I feel this is a book for straight people who have never seen/heard of Paris is Burning. The baby gays coming up on RuPaul's Drag Race who speak exclusively in "gagged, tea, shade" should definitely give this a perusal, but as many novels inhabiting the nascent AIDs ruination of New York this feels very incomplete.
  • Jess
    My heart was filled and broken between the covers of this book. Every other metaphor falls short. This amount of depth and electricity comes from a debut author? Joseph Cassara, I will read everything you publish.I have rarely encountered the pull of a place in a novel. Setting has always been tangential, necessary for plot, but contextually unimportant. When booktalking this title, I've remarked upon being thrust into 1980s New York City, seeing...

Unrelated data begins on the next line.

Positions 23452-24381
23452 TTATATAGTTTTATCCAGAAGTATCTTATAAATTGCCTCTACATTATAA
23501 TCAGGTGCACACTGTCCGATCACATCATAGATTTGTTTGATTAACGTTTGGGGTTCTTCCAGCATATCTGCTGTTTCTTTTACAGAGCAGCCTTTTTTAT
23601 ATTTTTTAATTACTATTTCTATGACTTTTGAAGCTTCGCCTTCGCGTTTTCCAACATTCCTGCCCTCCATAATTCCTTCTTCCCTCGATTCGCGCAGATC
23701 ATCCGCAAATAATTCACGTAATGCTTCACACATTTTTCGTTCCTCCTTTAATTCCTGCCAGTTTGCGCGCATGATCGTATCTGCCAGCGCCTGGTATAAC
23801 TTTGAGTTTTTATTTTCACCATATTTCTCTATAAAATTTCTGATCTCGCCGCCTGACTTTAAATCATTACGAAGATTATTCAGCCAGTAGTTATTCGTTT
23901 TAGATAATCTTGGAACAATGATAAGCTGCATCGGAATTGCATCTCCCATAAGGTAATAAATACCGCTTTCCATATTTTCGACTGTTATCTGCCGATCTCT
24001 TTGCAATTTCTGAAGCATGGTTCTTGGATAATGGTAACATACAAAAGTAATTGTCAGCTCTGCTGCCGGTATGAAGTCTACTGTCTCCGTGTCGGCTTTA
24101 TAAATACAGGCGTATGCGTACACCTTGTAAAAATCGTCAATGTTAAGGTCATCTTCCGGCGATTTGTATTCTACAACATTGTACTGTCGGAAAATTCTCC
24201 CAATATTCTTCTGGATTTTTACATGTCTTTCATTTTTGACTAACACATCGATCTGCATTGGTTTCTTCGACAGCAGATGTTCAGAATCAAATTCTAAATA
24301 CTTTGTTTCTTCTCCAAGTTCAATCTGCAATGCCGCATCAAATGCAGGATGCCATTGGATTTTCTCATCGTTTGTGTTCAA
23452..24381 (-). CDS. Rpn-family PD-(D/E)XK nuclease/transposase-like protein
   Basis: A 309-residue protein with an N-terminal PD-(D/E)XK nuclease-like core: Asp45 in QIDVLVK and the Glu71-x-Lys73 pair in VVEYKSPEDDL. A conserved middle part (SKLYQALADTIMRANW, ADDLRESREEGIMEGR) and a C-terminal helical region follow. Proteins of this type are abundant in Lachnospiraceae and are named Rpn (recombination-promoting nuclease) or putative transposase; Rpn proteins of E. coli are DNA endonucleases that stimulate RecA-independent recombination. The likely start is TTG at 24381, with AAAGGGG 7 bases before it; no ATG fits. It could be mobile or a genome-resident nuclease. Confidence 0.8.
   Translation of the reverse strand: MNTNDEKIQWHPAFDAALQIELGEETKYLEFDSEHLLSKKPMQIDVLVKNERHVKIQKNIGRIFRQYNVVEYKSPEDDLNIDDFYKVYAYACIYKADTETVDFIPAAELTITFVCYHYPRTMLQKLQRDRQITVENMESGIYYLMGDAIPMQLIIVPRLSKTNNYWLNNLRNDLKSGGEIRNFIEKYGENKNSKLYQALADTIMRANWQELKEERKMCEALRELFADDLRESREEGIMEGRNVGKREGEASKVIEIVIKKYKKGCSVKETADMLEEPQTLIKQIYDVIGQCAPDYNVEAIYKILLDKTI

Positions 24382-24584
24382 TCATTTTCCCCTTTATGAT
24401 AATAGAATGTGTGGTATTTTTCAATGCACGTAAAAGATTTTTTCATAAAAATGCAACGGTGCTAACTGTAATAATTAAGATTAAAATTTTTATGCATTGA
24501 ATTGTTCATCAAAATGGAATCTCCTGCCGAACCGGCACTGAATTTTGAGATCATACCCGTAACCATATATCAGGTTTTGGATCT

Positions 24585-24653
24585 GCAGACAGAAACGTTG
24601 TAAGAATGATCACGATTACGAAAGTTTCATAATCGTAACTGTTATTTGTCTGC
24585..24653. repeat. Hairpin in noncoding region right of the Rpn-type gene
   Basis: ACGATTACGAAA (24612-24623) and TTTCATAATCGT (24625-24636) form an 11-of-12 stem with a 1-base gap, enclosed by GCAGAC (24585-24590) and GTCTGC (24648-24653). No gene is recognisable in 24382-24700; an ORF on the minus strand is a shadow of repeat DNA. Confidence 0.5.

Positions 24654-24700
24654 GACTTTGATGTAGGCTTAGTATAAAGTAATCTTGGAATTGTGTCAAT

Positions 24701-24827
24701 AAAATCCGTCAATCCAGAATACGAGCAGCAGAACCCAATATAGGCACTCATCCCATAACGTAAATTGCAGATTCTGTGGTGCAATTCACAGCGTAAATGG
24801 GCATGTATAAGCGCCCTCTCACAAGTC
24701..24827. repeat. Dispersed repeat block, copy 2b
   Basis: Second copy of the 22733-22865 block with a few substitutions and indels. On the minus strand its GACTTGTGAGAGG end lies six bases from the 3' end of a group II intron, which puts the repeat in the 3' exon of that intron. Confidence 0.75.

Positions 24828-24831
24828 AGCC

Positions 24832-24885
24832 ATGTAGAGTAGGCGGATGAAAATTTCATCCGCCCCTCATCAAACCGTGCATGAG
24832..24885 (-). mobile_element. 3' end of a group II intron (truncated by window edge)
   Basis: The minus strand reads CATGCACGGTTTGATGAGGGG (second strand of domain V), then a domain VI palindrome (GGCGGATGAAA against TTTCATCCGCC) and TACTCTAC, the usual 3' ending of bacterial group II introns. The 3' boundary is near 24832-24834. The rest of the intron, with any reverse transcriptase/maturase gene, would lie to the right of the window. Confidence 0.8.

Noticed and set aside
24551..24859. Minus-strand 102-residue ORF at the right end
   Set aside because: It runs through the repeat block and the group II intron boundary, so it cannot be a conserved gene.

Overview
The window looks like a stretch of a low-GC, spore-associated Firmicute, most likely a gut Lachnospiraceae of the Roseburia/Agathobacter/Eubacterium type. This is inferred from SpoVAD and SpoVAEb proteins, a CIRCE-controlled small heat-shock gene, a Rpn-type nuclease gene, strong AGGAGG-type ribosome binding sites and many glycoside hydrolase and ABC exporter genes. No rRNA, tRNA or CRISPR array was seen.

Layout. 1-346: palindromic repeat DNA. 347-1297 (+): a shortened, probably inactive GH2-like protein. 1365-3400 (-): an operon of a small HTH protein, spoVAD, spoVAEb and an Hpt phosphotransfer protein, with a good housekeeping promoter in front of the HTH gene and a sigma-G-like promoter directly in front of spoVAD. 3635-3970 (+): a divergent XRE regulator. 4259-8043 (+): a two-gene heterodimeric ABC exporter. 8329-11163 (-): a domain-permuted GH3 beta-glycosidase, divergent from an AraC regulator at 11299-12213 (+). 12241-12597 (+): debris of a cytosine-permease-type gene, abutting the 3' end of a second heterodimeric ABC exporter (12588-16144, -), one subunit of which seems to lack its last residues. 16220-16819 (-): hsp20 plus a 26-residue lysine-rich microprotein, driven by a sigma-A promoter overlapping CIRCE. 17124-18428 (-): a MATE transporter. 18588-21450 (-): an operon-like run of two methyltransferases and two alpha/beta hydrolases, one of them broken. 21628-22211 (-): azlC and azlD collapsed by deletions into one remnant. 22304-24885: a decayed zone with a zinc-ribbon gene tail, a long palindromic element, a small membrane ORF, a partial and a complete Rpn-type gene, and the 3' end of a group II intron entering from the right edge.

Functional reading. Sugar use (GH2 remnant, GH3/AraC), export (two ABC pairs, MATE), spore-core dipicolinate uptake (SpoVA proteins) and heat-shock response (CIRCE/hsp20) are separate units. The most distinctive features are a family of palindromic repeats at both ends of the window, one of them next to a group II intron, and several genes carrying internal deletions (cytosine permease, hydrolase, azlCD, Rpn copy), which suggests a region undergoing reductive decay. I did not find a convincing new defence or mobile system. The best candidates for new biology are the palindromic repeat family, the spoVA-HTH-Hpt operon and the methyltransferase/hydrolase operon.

• Dan Radovich
    Joseph Cassara has created a masterpiece in capturing a generation he is too young to have experienced. His prose is brilliant, glittering as dazzling as the mirror balls and lights in the clubs of the ball circuit found in the story. For those that know this portion of history, Cassara pulls no punches, spares no one from the reality of the time. Devastating honesty. The Beauties you meet will affect you, Cassara sees to that. You may not relate...
  • Kathleen Gray
    A beautiful book about the family we choose and the people we really are. Cassara has written a novel ostensibly about club kids in 1980 Harlem but all of these kids are so special not just because they are transgender but also because of how they walk through the world. This was a tough time for the community and Cassara doesn't pull his punches. This is an emotional, heartfelt love story for the city, the scene, but most of all these people. If...
  • Autumn
    Very happy to have read this vibrant literary fanfiction of my favorite heroic pantheon. Honestly, I quit reading after (view spoiler)[ Venus Exxtravanganza died >, but I will probably pick it back up again to at least see how Dorian Corey wraps it all up. (hide spoiler)]